Arguably the largest Buddhist temple complex in Southeast Asia, Kek Lok Si Temple stands on top of a hill in the little town of Air Itam. Founded more than a hundred years ago, its temple complex is filled with beautifully-landscaped gardens and sacred temples. A striking seven tiered pagoda called The Pagoda of 1000 Buddhas, which combines Thai, Chinese and Burmese styles in one structure, houses a stunning collection of Buddha statues made from all sorts of precious materials. The statues of The Four Heavenly Kings, guarding the four points of the compass – North, South, West and East – with the statue of The Laughing Buddha in the middle, can also be found within the temple complex.
Built by the British army right on top of Bukit Maung, the War Museum bore witness to the fall of the British army in the hands of the Japanese invaders, making it a significant historical point in Penang. The ancient fortress holds a dark story from the time when it was transformed into a Japanese army base. There are tales of war prisoners being tortured for information. As a result Bukit Maung earns the reputation of a haunted location, sending chills down the spines of locals who don't dare to go up the hill after dark. Turned into a War Museum three decades later, the fortress still maintains its underground tunnels and ventilation shafts, ammunition bunkers, logistic center, canon firing bays, sleeping quarters, cook houses and medical infirmary.
Featuring over 500 exotic species of flora and fauna, the magnificent Tropical Spice Garden is a living museum of botanical wonders spread over eight acres of lush nature conservation land. With 11 garden trails and stream crossings, waterfalls and structures made of recycled organic materials, this award-winning attraction also features a Spice Museum and a Spice Café where you can get a full view of Teluk Bahang while sipping herbal tea on the open terrace. There is a Gift Center where you can buy organic gift items and souvenirs which include fresh spices, citronella mosquito repellent, sandalwood soaps, massage oils and perfume oils.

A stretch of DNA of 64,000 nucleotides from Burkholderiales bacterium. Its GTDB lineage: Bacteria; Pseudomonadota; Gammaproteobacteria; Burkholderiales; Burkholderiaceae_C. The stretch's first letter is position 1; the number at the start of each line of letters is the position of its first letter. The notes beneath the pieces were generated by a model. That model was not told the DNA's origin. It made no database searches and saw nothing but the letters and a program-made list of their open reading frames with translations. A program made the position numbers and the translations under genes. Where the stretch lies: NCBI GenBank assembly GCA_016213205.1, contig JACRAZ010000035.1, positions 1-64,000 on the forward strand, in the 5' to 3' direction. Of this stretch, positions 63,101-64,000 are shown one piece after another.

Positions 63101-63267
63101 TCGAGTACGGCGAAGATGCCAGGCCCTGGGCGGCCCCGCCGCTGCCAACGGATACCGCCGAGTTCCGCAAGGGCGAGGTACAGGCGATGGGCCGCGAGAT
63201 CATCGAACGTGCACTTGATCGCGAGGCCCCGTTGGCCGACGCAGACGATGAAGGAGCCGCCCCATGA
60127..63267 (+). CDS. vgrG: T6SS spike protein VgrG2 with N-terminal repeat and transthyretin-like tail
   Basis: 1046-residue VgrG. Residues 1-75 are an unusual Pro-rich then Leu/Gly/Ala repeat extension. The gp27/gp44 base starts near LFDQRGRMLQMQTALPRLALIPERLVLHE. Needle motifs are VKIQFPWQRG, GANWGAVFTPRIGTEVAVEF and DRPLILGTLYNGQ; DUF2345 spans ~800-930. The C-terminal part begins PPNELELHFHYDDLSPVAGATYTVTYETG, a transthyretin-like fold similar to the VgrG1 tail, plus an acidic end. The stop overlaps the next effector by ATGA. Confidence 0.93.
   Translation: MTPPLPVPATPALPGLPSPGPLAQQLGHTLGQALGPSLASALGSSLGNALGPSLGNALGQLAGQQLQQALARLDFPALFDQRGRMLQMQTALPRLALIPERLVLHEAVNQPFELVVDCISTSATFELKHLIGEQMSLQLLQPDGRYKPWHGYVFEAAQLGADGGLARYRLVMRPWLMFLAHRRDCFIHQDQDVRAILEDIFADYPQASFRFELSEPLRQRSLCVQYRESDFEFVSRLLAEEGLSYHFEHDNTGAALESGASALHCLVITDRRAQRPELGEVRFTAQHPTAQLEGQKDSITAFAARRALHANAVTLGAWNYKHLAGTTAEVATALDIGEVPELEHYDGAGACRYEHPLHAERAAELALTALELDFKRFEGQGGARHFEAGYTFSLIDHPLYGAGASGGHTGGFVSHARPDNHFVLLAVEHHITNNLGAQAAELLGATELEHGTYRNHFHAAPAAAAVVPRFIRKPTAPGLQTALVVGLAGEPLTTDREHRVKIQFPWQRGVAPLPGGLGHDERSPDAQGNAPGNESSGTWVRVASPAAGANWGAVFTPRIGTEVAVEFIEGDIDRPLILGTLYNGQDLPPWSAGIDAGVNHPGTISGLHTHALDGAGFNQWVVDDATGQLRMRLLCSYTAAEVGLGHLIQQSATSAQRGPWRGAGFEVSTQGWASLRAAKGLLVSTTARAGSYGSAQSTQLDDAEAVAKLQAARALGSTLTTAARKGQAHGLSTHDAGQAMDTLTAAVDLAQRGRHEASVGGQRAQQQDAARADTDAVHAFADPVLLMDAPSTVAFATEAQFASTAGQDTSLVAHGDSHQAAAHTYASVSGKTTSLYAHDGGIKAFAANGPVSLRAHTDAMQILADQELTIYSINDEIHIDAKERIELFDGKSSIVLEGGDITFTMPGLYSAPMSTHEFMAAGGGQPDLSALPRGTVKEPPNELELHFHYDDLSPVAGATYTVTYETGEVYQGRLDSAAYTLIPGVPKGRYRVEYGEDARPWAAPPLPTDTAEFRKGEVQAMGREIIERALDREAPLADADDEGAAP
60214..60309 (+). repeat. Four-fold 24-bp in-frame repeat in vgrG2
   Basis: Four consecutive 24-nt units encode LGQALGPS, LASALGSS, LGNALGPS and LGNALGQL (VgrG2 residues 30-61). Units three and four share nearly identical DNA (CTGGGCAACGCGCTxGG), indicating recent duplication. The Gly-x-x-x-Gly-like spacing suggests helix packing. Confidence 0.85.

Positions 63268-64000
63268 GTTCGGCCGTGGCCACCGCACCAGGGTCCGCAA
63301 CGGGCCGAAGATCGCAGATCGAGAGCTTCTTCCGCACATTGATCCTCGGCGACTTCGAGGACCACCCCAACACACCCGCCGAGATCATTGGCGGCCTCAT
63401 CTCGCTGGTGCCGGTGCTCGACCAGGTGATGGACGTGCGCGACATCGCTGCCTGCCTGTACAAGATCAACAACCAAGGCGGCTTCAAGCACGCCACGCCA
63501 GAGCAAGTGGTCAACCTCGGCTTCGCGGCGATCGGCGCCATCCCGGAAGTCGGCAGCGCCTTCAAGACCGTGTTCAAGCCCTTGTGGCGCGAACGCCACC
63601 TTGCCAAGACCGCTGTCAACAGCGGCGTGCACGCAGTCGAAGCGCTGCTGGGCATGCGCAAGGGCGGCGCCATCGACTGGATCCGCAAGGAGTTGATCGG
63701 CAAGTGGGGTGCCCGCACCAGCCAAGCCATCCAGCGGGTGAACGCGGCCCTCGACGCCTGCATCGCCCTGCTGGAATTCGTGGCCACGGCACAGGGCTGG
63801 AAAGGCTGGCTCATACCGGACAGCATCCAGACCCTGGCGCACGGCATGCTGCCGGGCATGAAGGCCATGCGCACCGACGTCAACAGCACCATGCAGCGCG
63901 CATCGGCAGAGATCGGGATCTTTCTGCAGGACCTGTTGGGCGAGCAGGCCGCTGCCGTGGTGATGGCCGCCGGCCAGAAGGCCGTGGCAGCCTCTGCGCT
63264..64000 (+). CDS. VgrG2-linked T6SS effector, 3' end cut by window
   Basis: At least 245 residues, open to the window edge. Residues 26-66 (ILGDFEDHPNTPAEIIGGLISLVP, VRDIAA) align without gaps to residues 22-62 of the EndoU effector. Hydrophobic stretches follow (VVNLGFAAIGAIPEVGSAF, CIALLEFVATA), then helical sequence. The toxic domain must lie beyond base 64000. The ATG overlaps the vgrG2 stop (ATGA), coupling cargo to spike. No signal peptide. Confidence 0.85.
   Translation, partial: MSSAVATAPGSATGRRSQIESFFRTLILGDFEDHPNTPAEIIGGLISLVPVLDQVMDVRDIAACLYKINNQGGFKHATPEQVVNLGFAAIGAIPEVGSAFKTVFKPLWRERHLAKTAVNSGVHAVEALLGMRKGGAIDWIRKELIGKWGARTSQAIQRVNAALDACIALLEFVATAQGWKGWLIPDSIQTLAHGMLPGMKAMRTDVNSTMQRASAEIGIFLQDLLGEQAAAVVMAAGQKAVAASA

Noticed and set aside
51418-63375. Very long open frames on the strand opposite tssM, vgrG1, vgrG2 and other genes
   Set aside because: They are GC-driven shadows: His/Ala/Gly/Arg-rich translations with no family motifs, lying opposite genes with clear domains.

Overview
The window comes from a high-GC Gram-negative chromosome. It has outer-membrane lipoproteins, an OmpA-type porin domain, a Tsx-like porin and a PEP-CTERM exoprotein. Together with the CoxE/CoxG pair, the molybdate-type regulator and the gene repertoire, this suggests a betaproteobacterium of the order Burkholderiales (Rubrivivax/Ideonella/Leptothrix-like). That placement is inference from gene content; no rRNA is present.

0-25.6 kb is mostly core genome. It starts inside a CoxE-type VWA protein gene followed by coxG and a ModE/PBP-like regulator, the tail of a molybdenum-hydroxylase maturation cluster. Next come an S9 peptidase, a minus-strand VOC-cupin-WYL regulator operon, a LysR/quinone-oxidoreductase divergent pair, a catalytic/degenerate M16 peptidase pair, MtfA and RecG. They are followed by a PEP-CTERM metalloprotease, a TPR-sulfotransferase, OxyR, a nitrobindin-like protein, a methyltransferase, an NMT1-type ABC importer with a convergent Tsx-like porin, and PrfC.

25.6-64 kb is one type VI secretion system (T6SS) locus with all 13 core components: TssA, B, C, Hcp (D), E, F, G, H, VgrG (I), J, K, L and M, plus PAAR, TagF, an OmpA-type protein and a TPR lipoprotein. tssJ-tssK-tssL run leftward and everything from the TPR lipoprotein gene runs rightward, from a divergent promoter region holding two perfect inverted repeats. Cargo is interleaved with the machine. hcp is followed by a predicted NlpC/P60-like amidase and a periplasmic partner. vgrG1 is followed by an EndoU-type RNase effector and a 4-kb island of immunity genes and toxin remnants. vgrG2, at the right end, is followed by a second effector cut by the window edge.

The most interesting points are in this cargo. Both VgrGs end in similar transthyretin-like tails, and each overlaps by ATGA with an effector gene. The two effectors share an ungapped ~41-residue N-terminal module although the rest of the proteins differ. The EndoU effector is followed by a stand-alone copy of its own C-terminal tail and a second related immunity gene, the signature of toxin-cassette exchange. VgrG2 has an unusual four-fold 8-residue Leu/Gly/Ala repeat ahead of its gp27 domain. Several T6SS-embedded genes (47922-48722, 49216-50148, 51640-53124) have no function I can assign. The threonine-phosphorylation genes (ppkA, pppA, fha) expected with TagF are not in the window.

On the hilly terrain of Teluk Bahang, approximately 800 feet above sea level, the Tropical Fruit Farm flourishes with all sorts of tropical and sub-tropical fruit trees. From durians to West Indian cherries, spread over 25 acres, the orchard was developed for the conservation of rare and exotic fruits, as well as a means to promote local fruits to local and international visitors. Boasting over 250 types of fruit including some rare and exotic ones originating from faraway lands such as the Caribbean and Central Africa, the orchards also features only organic produce. They use organic fertilisers instead of chemicals and pesticides here
A Thai temple built in 1845, Wat Chaiya Mangkalaram houses the giant Reclining Buddha statue. Measuring 33 metres long, the statue is said to be the third largest of its kind. It signifies Buddha's total detachment from worldly matters during the last days of his life, and the statue is said to be Buddha's final resting position before he died. You can also find smaller Buddha statues in varying guises and positions around the temple, as well as statues of Thai deities. You will find colourful murals depicting Buddha's life story.
Sun block and sunglasses for protection from harmful effects of UV sun rays. To prevent insect and mosquito bites, carry lightweight long-sleeved shirts, long pants, and a hat to wear outside. Keep flying-insect spray on hand to clear rooms of mosquitoes. It is also advisable to carry medicine for diarrhea, usually over-the-counter.